Why is the Editor-In-Chief such a high profile job in some comics companies and not in others? What responsibilities does the e-i-c have? Who is he/she ultimately responsible to?
— Mike Cruz (email@example.com)
The role and responsibilities vary from company to company. In theory, the e-i-c would be responsible for all editorial content and direction of all of the company’s publications. Until she retired from DC earlier this year, Jenette Kahn held the title of President and Editor-in-Chief. [I don’t know that she ever had more than a passing interest in any of the individual titles.] With her departure, it appears that DC no longer has an e-i-c.
How come only a small amount of DC characters have their creators’ name(s) listed, like Superman, Batman and Wonder Woman? What about the creators of all the other characters?
— Judah Warshaw (firstname.lastname@example.org)
It all comes down to the agreement between DC and the creators. If they contain specific wording that recognition of the creator(s) must be included, as with Siegel and Shuster, Bob Kane, etc., the names appear everywhere. Other agreements specify the names be included in specific usage, such as a film or TV series. Others make no mention of creator credits.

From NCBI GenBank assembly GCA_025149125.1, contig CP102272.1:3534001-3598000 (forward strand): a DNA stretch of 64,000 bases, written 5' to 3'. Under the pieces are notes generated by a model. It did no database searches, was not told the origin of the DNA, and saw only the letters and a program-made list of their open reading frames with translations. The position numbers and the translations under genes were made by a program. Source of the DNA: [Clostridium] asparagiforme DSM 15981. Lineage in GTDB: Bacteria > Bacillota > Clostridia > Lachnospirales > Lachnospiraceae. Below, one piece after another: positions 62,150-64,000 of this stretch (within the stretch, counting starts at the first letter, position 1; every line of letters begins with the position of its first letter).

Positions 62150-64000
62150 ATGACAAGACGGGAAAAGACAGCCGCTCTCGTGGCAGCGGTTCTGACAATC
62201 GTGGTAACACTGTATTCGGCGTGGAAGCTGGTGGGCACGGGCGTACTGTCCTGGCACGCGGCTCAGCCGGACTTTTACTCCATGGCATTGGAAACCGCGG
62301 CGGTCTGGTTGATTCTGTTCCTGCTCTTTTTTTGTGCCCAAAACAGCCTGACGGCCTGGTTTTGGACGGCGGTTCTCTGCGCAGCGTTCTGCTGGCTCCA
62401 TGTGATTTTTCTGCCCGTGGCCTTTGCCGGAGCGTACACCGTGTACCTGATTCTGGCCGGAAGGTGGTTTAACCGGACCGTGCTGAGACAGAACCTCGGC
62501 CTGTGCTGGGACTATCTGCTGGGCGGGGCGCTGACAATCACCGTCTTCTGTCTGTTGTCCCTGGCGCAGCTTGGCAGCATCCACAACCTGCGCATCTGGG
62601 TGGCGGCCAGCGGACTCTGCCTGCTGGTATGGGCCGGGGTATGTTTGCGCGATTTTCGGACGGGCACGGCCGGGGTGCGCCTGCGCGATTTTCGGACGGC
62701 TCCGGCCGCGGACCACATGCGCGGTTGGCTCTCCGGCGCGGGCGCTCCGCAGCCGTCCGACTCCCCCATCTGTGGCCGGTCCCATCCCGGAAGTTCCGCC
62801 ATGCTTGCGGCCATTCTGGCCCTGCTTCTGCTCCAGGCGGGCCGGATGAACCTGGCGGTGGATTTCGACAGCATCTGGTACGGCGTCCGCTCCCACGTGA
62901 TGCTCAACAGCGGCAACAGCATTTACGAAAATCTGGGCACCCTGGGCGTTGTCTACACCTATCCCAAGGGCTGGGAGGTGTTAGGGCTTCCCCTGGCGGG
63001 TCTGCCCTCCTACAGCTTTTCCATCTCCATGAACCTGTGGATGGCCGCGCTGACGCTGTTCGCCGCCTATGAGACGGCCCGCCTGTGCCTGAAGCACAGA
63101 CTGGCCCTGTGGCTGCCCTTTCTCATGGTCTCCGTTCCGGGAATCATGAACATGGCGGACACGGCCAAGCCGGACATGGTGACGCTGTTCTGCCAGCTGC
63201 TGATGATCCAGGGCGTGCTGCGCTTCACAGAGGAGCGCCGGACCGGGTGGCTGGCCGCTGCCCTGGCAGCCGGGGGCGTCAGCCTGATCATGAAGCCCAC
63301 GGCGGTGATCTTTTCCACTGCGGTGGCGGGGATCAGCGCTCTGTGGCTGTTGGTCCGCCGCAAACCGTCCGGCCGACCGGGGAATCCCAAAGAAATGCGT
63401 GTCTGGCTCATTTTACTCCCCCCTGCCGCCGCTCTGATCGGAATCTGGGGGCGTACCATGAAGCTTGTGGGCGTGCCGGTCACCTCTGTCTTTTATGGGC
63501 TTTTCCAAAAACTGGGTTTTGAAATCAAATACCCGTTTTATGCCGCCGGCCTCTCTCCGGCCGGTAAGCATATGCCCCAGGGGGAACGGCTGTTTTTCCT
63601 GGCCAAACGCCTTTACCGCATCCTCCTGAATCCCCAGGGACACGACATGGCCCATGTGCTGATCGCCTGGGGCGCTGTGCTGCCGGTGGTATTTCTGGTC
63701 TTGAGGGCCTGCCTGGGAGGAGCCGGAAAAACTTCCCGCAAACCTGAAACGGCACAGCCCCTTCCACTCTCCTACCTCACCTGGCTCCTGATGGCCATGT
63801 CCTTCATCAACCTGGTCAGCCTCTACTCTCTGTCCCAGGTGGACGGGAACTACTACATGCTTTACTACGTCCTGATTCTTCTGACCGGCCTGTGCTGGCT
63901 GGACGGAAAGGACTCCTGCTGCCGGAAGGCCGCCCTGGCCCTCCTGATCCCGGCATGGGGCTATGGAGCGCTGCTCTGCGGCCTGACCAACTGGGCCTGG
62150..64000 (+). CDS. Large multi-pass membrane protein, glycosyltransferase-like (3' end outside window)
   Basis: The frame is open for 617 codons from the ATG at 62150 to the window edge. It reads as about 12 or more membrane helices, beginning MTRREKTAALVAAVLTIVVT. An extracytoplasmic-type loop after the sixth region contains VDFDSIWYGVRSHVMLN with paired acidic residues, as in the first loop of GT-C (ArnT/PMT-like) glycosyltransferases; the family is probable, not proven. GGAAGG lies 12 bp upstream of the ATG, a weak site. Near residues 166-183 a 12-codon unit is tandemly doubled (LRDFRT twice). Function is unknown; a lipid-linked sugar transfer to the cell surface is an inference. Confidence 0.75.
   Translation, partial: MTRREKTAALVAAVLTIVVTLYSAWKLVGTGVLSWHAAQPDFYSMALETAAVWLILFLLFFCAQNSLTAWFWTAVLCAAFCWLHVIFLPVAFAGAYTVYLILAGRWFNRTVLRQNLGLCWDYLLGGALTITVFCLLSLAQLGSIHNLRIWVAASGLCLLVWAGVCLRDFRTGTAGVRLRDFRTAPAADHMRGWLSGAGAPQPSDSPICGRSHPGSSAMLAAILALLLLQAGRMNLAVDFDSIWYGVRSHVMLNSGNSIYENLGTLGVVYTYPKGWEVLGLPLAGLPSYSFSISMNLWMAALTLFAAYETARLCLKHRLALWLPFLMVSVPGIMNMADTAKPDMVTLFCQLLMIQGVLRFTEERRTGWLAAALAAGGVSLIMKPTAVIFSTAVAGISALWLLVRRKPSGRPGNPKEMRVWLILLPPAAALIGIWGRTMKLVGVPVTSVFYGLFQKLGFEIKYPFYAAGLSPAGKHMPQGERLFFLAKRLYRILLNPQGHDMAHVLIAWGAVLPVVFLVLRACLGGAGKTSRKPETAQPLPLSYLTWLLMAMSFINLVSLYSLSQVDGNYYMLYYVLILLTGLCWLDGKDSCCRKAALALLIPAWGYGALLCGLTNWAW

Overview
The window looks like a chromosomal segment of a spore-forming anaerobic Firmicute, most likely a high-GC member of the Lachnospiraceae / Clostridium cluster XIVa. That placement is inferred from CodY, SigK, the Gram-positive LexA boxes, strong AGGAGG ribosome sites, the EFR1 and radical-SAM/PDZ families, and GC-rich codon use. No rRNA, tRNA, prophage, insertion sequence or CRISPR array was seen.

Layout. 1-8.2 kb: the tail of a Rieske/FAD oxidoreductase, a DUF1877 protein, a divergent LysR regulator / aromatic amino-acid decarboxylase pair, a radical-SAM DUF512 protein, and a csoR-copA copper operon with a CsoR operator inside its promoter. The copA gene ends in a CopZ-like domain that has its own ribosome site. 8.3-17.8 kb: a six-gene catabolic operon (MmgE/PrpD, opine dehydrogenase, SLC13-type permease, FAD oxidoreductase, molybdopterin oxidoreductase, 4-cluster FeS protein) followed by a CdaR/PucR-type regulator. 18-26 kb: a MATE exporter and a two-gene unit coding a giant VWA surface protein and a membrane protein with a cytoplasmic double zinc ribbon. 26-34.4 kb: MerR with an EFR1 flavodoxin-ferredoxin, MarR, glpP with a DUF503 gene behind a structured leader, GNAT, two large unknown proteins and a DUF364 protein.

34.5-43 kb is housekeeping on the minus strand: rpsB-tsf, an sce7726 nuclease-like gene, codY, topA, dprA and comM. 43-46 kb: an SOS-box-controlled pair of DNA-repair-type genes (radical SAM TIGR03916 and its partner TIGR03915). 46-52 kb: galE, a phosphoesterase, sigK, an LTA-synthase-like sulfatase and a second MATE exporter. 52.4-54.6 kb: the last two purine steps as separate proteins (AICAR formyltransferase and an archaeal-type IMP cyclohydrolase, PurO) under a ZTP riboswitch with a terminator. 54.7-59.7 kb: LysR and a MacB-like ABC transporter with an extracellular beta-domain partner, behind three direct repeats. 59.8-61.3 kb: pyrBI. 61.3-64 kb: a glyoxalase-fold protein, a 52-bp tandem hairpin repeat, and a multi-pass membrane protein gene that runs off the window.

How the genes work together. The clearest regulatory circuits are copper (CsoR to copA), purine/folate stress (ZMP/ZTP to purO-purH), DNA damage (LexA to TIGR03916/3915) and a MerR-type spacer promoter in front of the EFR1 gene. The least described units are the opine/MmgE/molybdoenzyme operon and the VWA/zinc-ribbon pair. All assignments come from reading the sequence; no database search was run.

Does DC farm out its design work or does it do it in house? Specifically book design, logo work etc.
DC has an in-house Design Department that is responsible for that work, but when I was Production Director, they did farm out some of it. Whether they still do is something you could probably find out by contacting Richard Bruning, who is in charge of that area.
THE WHERE ARE THEY NOW DEPARTMENT:
This is a “whatever happened to” question. In the 80’s, there was an artist by the name of Steve Lightle who did some amazing work in the LEGION OF SUPER-HEROES. What has he done since and where is he now?
Oh, and where do you post the winners to the trivia questions?
Believe it or not, you can find an interview with Steve right here at SBC — http://www.silverbulletcomicbooks.com/features/96537240023309.htm
The answers and winners of my daily Anything Goes Trivia quiz are posted periodically on the General Message Board at www.wfcomics.com.
What happened to the excellent artist Gly Dillon? And is he related to Steve Dillon? Thanks